CLS Fall 2016 Faculty Spotlight: Lytle Shaw and Lisa Robertson

Lytle Shaw

By Kazue Thomas and Gina Elbert

It was a pleasantly warm autumn evening as students, faculty, and lovers of literature gathered together for the Contemporary Literature Series Fall Faculty Spotlight, featuring NYU English professor Lytle Shaw and poet Lisa Robertson, on October 18. The Faculty Spotlight series aims to highlight the creative achievements of the NYU faculty and acquaint students ‒ and other faculty ‒ with talented contemporary writers in their very own community. Past Faculty Spotlights have featured playwright and professor Julia Jarcho (2015) and poet and professor Maureen McLane (2014).

Dozens crowded into the event space of the NYU English Department for the standing-room-only event. Professor Nicholas Boggs, who founded CLS when he joined the English Department in 2012, kicked off the event by introducing the student fellows who help run the series. Professor Emily Apter, chair of the Department of Comparative Literature, introduced the night’s featured readers and emphasized to the audience, “We don’t read our colleagues enough.”

Shaw is a poet, historiographer, contributing editor at the art and culture magazine Cabinet, and founder and co-editor of the literary magazine Shark. An Ithaca native, he graduated from Cornell University with a B.A. in architecture and literature in 1991 and went on to receive a Ph.D. in English from UC-Berkley in 2000. Shaw’s research interests center on contextualizing investigative and biographical work in the sociopolitical climate of its day. His works include The Moiré Effect and Fieldworks: From Place to Site in Postwar Poetics.

Lisa Robertson

Robertson is a Toronto-born poet who has been a member of the Vancouver-based Kootenay School of Writing. She has also held residencies and taught at the University of Cambridge, UC-Berkeley, UC-San Diego, Princeton, California College of Arts, Simon Fraser, and Piet Zwart Institute in Rotterdam. Robertson’s published work includes The Cinema of the Present, Nilling, and Occasional Work and Seven Walks from the Office for Soft Architecture.

Shaw read from his work-in-progress, 23 Things Unknown About Him, and his discussion mostly focused on Italy and twentieth-century architect Carlo Mollino. Mollino is famous in his native Turin for designing such buildings as the Camera di Commercio and the Teatro Regio Torino as well as for his energetic personality and wide-ranging interests. Shaw explained that he was drawn to researching this particular man because of his own father’s work as an architect and his interest in historiography.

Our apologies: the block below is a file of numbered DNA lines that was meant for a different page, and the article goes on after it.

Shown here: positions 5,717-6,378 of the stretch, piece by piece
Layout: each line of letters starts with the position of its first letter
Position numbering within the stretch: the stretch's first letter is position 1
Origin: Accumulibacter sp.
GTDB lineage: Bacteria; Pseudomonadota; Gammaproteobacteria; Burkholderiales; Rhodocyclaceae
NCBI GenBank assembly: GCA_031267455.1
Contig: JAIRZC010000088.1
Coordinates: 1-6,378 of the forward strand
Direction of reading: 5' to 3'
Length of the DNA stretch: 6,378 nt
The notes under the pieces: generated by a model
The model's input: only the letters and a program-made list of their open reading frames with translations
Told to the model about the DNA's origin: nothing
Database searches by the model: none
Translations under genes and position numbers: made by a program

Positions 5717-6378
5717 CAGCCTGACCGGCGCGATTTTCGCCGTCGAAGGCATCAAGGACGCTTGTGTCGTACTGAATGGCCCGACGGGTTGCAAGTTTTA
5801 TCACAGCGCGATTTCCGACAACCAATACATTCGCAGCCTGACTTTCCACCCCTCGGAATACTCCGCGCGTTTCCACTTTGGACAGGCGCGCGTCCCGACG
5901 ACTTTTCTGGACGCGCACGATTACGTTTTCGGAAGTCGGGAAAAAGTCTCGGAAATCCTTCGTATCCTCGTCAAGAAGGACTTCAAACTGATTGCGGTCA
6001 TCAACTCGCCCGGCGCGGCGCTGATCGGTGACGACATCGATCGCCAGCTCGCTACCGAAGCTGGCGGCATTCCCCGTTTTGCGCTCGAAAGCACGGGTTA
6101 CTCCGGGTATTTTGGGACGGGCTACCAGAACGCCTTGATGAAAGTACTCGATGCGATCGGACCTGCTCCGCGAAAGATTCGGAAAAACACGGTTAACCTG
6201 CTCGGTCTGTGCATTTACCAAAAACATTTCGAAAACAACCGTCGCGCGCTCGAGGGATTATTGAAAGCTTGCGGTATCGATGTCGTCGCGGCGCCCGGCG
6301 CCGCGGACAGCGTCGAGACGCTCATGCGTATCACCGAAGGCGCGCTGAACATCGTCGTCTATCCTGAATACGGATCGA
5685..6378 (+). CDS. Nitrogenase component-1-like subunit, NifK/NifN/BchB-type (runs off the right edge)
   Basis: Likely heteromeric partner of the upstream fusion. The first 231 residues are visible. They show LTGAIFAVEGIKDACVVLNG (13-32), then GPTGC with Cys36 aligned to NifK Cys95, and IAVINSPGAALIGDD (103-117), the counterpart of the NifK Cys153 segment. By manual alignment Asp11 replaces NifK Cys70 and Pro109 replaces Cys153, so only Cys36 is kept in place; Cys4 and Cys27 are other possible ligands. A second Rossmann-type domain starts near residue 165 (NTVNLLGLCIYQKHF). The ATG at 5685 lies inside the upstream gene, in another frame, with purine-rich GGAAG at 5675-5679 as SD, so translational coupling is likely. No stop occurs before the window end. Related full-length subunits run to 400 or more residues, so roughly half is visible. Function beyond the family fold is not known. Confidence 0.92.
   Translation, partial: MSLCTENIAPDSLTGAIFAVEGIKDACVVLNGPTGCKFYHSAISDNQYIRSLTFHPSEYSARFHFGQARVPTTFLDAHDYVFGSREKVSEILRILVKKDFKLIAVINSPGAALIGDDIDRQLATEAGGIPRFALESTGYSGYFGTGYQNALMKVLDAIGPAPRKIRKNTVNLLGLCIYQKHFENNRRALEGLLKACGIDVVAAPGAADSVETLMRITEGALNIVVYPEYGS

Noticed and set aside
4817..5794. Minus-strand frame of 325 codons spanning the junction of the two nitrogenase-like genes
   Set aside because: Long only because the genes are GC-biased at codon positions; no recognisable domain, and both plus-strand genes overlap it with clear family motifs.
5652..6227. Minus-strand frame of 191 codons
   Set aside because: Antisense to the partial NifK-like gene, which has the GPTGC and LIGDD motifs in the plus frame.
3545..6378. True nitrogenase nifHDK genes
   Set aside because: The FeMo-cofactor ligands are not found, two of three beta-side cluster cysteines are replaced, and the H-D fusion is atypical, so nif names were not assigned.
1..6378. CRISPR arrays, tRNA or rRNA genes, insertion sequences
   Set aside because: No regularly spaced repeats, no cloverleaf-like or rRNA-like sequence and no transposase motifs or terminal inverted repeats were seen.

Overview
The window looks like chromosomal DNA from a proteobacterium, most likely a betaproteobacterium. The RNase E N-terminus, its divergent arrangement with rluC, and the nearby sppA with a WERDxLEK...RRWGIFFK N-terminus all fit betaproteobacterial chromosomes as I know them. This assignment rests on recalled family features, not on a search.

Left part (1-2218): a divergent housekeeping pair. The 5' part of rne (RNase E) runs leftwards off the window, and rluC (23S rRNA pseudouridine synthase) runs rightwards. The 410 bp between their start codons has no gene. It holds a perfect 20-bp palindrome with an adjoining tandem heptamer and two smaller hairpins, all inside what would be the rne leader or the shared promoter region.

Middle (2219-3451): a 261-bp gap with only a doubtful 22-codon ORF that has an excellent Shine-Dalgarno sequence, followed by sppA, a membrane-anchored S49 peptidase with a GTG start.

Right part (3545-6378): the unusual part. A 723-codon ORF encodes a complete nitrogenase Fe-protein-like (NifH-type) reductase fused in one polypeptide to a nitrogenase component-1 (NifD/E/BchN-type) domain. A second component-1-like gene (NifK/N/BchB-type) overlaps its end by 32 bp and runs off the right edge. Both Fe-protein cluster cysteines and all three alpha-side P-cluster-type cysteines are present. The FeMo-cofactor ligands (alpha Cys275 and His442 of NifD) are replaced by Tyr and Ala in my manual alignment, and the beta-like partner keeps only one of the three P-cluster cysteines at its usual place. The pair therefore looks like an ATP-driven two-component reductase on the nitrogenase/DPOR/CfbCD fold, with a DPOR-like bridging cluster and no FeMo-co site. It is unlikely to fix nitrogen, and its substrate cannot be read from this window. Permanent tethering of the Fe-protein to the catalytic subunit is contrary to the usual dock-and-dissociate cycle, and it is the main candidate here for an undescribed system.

The topics covered by the excerpts from 23 Things Unknown About Him varied as extensively as Mollino’s hobbies, covering everything from skiing to horse-racing to the Alps and, most important, architecture. He focused on examining Mollino’s Società Ippica Torinese and Casa del Sole buildings in light of the architect’s complicated aesthetic of the modern and the fantastic. Additionally, he showed pictures of a copy of Mollino’s book, in which the architect himself had drawn illustrations by hand of his designs. One of these illustrations closely matched the design of Casa del Sole. A facet of Shaw’s work worth noting is his tendency to insert himself into the narrative, not only telling the story of his subject but also relating his journey researching the subject as well.

Robertson’s readings supplemented Shaw’s architectural and biographical explanations with poetry and creative nonfiction about circumstance and technique. One of the works she read from was Selected Shipwrecks, the book that originally brought her and Shaw together. Shaw edited The Chadwick Family Papers, documents belonging to a “centuries-old clan of aesthetes and sea-faring dandies,” as described by the accompanying exhibition’s website. Selected Shipwrecks was the name of the 2012 exhibition as well as a book based on it, to which Robertson contributed a critical essay.

Robertson read from this essay as well as her poetry, juxtaposing the essay with photos of Shaw doing research on the Chadwicks, often in fun costumes or silly situations. One of the photos featured Shaw dressed in plate armor, his collaborator Jimbo Blachly outfitted in a suit of armor constructed by children out of cereal boxes and other craft materials. The contrast helped to highlight one of the main themes of the evening: that research can be educational and entertaining and that it can lend itself to creative writing even if its focus is nonfiction. The reading itself was strongly interdisciplinary, showing attendees that fiction, nonfiction, research, visual arts, and poetry can come together to tell a story so intricate and multi-faceted that one detail cannot be separated from another without losing the essence of the story as a whole.

The works that Shaw and Robertson read from were innovative, intriguing, and certainly new fare for the undergraduate students in the audience. An evening of readings that included unusual subject matters and forms could not better reflect Robertson’s observations about the correlation between technique and pleasure: by creating their work through their own techniques and forms, Robertson and Shaw are simultaneously creating new forms of enjoyment for their readers. In this regard, the event undoubtedly broadened the horizons of all who attended, reminding the audience ‒ and all the young authors in it ‒ that there are countless ways to structure a narrative, to enjoy a text, and to write a book.